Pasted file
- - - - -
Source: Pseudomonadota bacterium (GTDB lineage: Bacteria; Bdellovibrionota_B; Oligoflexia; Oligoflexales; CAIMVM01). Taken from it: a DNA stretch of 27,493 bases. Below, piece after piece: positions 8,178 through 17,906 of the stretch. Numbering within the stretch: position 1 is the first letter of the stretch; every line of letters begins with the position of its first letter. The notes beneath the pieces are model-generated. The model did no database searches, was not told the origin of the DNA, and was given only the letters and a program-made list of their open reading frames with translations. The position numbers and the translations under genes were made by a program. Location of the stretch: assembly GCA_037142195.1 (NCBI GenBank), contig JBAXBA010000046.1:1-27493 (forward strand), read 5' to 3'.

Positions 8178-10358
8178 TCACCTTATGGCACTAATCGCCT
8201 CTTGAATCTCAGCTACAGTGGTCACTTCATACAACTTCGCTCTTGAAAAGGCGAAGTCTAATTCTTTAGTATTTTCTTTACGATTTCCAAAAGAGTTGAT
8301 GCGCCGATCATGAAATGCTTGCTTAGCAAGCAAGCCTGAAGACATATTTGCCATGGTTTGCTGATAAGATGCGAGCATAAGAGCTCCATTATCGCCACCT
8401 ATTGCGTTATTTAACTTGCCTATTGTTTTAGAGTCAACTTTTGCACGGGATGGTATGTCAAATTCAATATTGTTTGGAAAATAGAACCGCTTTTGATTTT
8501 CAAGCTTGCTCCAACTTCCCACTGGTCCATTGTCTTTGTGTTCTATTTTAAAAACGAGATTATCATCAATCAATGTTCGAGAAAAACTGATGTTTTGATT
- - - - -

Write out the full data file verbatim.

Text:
Source: Pseudomonadota bacterium (GTDB lineage: Bacteria; Bdellovibrionota_B; Oligoflexia; Oligoflexales; CAIMVM01). Taken from it: a DNA stretch of 27,493 bases. Below, piece after piece: positions 8,178 through 17,906 of the stretch. Numbering within the stretch: position 1 is the first letter of the stretch; every line of letters begins with the position of its first letter. The notes beneath the pieces are model-generated. The model did no database searches, was not told the origin of the DNA, and was given only the letters and a program-made list of their open reading frames with translations. The position numbers and the translations under genes were made by a program. Location of the stretch: assembly GCA_037142195.1 (NCBI GenBank), contig JBAXBA010000046.1:1-27493 (forward strand), read 5' to 3'.

Positions 8178-10358
8178 TCACCTTATGGCACTAATCGCCT
8201 CTTGAATCTCAGCTACAGTGGTCACTTCATACAACTTCGCTCTTGAAAAGGCGAAGTCTAATTCTTTAGTATTTTCTTTACGATTTCCAAAAGAGTTGAT
8301 GCGCCGATCATGAAATGCTTGCTTAGCAAGCAAGCCTGAAGACATATTTGCCATGGTTTGCTGATAAGATGCGAGCATAAGAGCTCCATTATCGCCACCT
8401 ATTGCGTTATTTAACTTGCCTATTGTTTTAGAGTCAACTTTTGCACGGGATGGTATGTCAAATTCAATATTGTTTGGAAAATAGAACCGCTTTTGATTTT
8501 CAAGCTTGCTCCAACTTCCCACTGGTCCATTGTCTTTGTGTTCTATTTTAAAAACGAGATTATCATCAATCAATGTTCGAGAAAAACTGATGTTTTGATT